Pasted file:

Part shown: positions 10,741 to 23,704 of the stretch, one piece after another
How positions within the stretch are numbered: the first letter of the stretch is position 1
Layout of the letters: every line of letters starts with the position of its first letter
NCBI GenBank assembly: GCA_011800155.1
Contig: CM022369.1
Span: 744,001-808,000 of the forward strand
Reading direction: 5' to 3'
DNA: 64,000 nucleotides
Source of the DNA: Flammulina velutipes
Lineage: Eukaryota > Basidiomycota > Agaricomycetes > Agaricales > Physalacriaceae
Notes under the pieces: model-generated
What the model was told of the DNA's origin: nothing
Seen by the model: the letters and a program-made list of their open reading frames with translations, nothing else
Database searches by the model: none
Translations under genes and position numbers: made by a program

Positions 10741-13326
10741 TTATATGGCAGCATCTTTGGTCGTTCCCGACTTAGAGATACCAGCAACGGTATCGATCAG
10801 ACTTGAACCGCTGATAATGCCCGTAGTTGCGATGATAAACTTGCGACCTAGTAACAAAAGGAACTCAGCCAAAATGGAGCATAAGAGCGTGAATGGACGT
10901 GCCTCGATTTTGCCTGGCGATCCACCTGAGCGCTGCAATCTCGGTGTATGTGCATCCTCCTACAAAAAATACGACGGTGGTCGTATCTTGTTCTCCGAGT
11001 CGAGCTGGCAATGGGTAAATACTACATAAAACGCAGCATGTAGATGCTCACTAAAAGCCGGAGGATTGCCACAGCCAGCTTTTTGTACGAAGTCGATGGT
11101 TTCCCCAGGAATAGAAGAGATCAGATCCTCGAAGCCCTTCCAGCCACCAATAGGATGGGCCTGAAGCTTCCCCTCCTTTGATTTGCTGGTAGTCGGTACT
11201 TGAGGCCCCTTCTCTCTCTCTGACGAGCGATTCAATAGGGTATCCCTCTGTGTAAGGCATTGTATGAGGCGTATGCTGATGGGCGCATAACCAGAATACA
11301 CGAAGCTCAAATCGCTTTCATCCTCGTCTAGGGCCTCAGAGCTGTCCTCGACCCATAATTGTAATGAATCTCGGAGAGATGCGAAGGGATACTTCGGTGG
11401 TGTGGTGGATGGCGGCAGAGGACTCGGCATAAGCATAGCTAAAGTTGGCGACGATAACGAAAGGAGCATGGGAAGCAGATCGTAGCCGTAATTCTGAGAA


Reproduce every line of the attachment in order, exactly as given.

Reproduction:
Part shown: positions 10,741 to 23,704 of the stretch, one piece after another
How positions within the stretch are numbered: the first letter of the stretch is position 1
Layout of the letters: every line of letters starts with the position of its first letter
NCBI GenBank assembly: GCA_011800155.1
Contig: CM022369.1
Span: 744,001-808,000 of the forward strand
Reading direction: 5' to 3'
DNA: 64,000 nucleotides
Source of the DNA: Flammulina velutipes
Lineage: Eukaryota > Basidiomycota > Agaricomycetes > Agaricales > Physalacriaceae
Notes under the pieces: model-generated
What the model was told of the DNA's origin: nothing
Seen by the model: the letters and a program-made list of their open reading frames with translations, nothing else
Database searches by the model: none
Translations under genes and position numbers: made by a program

Positions 10741-13326
10741 TTATATGGCAGCATCTTTGGTCGTTCCCGACTTAGAGATACCAGCAACGGTATCGATCAG
10801 ACTTGAACCGCTGATAATGCCCGTAGTTGCGATGATAAACTTGCGACCTAGTAACAAAAGGAACTCAGCCAAAATGGAGCATAAGAGCGTGAATGGACGT
10901 GCCTCGATTTTGCCTGGCGATCCACCTGAGCGCTGCAATCTCGGTGTATGTGCATCCTCCTACAAAAAATACGACGGTGGTCGTATCTTGTTCTCCGAGT
11001 CGAGCTGGCAATGGGTAAATACTACATAAAACGCAGCATGTAGATGCTCACTAAAAGCCGGAGGATTGCCACAGCCAGCTTTTTGTACGAAGTCGATGGT
11101 TTCCCCAGGAATAGAAGAGATCAGATCCTCGAAGCCCTTCCAGCCACCAATAGGATGGGCCTGAAGCTTCCCCTCCTTTGATTTGCTGGTAGTCGGTACT
11201 TGAGGCCCCTTCTCTCTCTCTGACGAGCGATTCAATAGGGTATCCCTCTGTGTAAGGCATTGTATGAGGCGTATGCTGATGGGCGCATAACCAGAATACA
11301 CGAAGCTCAAATCGCTTTCATCCTCGTCTAGGGCCTCAGAGCTGTCCTCGACCCATAATTGTAATGAATCTCGGAGAGATGCGAAGGGATACTTCGGTGG
11401 TGTGGTGGATGGCGGCAGAGGACTCGGCATAAGCATAGCTAAAGTTGGCGACGATAACGAAAGGAGCATGGGAAGCAGATCGTAGCCGTAATTCTGAGAA